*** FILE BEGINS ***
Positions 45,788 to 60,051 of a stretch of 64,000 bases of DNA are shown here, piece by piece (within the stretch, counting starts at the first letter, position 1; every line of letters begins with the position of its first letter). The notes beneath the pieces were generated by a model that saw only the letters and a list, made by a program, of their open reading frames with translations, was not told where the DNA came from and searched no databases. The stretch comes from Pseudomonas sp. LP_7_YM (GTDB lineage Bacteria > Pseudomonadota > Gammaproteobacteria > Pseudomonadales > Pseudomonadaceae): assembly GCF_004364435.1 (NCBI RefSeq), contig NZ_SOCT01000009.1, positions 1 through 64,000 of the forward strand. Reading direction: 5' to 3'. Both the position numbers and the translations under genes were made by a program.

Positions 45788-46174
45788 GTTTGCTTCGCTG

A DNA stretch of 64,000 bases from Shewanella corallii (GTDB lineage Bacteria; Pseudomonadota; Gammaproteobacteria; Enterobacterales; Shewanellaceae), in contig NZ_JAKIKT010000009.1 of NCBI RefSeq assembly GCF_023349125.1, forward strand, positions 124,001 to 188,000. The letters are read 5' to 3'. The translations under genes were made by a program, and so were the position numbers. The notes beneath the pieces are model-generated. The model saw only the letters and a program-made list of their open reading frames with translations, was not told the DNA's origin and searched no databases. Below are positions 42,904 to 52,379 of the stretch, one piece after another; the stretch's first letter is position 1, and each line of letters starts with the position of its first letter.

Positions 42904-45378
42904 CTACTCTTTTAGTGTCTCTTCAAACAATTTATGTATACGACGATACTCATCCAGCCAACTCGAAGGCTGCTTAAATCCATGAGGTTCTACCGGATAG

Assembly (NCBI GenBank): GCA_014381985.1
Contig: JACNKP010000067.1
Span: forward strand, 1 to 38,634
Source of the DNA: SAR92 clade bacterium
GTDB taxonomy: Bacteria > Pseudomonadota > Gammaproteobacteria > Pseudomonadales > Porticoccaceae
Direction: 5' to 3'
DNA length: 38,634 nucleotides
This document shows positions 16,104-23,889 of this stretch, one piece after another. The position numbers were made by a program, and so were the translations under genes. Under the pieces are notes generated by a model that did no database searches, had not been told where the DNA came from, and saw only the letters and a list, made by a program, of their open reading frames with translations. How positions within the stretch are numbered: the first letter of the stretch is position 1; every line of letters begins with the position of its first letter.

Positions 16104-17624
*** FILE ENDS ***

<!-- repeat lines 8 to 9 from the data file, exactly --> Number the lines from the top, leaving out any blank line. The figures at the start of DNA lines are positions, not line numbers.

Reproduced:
Contig: JACNKP010000067.1
Span: forward strand, 1 to 38,634